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Microsoft has unveiled its new "Surface" tablet-like computer, a device that was one of the worst-kept secrets of the year.
The potential of this device is sure to divide commentators but the big question will be "can it out-iPad the iPad?".
Of course without having actually had any hands-on we can only glean information from published specs and the observations of the lucky-few that have seen one of the prototypes "in the flesh".
Conceptually though, I tend to wonder if the Surface will be to the iPad what various Microsoft Windows-based phones have been to the iPad and what the Zune was to the iPod.
No matter how well it performs, no matter how cleverly it is marketed, great swathes of consumers will always see the Surface as a "knock-off" and an attempt to play "me too" in a sector almost totally dominated by the iPad.
It is interesting to note however, just how much effort Microsoft appear to have put in to the styling and build-quality of the Surface. Perhaps they realise that much of the iPad's success is due as much to aesthetics as performance.
I'm not going to re-list all the features of the Surface here, there are many better-informed commentators who are itemising those aspect's of the device. Instead, I'm going to consider whether the tablet is here to stay.
To be honest, I have to wonder how much of the market's fascination for tablets is to do with sexiness rather than ergonomics and functionality.
Yes, the iPad does some stuff really well but it is still (IMHO) a niche product rather than a general-purpose device.
Although I was one of the few to predict a bright future for the iPad in the lead-up to its launch, I'm a little more reserved in my optimism now.
For a start, the form-factor is awkward -- although perhaps no worse than a netbook or laptop.
A big, flat device doesn't slip into your pocket and will require a decent sized bag or case in which to carry it.
Such devices tend to be oriented strongly towards content consumers rather than activities involving a great deal of user interaction. A virtual or rubber-sheet keyboard is no substitute for a set of tactile keys.
The Surface does have a separate key "pad" which may (nobody's actually reported how well it works) mitigate some of the criticisms of tablets for data-entry -- but anything more than casual use would almost certainly produce a risk of RSI.
However, the real problem with the current generation of portable computing remains that of the display.
All of today's gear is built around that horribly inflexible, large, power-hungry display -- and that really places limits on size, shape, portability and endurance.
Perhaps it'll only be once we have "fold-up/roll-up" displays or (perhaps even better) virtual displays that the true potential of these portable computing devices will be realised.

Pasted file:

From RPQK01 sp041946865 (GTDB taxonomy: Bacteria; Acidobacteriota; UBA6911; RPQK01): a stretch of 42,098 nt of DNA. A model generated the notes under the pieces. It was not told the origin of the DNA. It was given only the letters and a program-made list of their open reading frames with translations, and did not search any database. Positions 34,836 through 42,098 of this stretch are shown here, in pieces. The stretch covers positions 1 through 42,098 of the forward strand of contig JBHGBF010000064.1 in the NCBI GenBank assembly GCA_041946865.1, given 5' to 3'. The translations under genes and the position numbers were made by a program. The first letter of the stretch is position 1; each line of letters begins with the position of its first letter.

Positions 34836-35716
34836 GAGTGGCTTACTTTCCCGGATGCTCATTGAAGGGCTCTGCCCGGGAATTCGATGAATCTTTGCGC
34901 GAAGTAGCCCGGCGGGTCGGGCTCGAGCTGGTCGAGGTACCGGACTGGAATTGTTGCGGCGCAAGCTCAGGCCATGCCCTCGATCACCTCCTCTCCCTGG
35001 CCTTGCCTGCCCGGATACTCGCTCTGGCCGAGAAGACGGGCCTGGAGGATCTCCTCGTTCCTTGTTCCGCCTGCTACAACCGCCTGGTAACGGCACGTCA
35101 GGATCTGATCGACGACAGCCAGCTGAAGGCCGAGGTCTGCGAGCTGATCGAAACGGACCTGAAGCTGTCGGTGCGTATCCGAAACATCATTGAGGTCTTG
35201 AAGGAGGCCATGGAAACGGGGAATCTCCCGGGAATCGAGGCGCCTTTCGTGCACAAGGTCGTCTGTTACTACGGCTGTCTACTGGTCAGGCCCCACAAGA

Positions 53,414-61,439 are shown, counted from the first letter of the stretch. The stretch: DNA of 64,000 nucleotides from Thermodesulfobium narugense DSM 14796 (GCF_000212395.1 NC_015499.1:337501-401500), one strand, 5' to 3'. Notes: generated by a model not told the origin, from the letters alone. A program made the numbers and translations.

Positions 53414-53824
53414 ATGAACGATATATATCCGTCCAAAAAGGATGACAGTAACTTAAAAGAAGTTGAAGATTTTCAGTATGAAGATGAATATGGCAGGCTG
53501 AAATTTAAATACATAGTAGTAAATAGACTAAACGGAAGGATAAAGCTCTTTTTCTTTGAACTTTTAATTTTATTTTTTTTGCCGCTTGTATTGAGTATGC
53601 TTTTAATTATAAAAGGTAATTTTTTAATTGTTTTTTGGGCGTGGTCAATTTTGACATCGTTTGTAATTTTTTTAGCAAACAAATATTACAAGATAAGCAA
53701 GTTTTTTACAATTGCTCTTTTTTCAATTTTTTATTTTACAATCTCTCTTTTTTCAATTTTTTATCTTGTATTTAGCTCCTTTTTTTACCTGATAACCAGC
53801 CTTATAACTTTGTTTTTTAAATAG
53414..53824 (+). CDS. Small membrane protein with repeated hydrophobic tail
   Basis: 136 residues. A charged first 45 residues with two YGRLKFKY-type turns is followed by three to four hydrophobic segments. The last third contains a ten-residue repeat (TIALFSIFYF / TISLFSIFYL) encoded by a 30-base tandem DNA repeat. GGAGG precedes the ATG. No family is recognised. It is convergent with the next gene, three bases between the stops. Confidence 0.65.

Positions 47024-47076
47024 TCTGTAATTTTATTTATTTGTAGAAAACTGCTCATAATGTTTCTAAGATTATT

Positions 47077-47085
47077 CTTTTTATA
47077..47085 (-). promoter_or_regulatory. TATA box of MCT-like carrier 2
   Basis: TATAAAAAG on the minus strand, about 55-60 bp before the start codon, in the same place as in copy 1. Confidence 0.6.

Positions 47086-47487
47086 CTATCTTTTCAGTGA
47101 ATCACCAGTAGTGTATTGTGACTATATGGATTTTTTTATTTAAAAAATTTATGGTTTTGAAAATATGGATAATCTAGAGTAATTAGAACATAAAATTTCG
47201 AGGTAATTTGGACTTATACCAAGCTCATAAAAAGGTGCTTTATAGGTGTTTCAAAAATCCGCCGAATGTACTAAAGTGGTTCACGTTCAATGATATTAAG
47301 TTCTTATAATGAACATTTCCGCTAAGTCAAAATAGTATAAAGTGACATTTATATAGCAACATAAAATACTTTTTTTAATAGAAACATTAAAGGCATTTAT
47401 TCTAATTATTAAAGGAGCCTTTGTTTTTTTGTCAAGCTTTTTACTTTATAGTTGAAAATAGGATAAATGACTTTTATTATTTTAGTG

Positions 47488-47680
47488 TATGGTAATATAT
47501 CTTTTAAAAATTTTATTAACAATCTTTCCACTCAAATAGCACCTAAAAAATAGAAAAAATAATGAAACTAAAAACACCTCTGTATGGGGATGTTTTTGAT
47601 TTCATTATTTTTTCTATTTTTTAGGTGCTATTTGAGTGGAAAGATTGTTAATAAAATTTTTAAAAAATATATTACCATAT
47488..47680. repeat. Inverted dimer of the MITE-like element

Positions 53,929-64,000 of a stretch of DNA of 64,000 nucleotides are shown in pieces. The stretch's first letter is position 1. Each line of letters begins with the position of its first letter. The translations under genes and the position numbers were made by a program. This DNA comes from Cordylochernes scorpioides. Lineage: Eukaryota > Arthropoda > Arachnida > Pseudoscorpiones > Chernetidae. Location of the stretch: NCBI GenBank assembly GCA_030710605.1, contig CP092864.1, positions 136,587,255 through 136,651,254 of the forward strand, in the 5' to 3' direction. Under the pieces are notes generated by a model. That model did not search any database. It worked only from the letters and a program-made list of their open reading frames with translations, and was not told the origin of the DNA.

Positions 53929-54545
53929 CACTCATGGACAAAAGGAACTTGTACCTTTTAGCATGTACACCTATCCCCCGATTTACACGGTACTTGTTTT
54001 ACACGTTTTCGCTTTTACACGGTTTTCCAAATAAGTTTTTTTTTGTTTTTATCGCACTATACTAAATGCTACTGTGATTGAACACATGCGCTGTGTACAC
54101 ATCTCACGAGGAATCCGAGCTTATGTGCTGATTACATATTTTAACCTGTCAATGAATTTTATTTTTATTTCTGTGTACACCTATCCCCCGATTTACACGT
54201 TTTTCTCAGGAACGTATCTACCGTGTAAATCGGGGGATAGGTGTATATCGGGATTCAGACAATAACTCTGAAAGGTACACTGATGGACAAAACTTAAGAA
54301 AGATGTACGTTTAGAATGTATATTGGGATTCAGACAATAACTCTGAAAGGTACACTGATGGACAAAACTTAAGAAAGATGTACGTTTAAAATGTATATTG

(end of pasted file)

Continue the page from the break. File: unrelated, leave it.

Maybe the future of portable computers will involve having no display at all -- at least no screen as such.
I've been reviewing the Sony HDR-PJ760V video camera and one of the features it offers is a very, very tiny projector which looks just like a camera built into the back of the fold-out LCD. Despite its tiny size, this projector casts a fairly impressive image that can be as large as the plasma or LCD you've got in your living room.
We're already used to seeing "virtual screens" in science fiction movies (Minority Report etc) and I think it's only a matter of time before a more simplistic variation on this technology becomes the backbone of portable computing.
Now a computer that requires careful positioning to project its display on a nearby wall might be somewhat annoying -- but what about one that comes with a set of glasses (like Google's Glass - but better) or a small device that clips onto your existing glasses and then displays a full high-resolution image directly onto your retina?
This might give the definition of "retina display" a whole new meaning.
For the growing audience who are primarily "consumers" of media and data, an interactive voice response system along the lines of Siri would eliminate the need for a keyboard and a tiny camera could provide a Kinect-type virtual point/click interface.
I have a feeling that in a few very short years, we'll look back on the iPad and Surface in the same way we look back at the Osborne Portable -- wonderful game-changers but devices which soon became somewhat laughable due to their significant limitations.
Perhaps the next stage in the evolution of the tablet will revolve around the mobile phone. It'll have a virtual screen with HD resolution, voice recognition for data entry and camera-based virtual point/click capabilities for interaction.
Won't the iPad and Surface look dated and clunky then?
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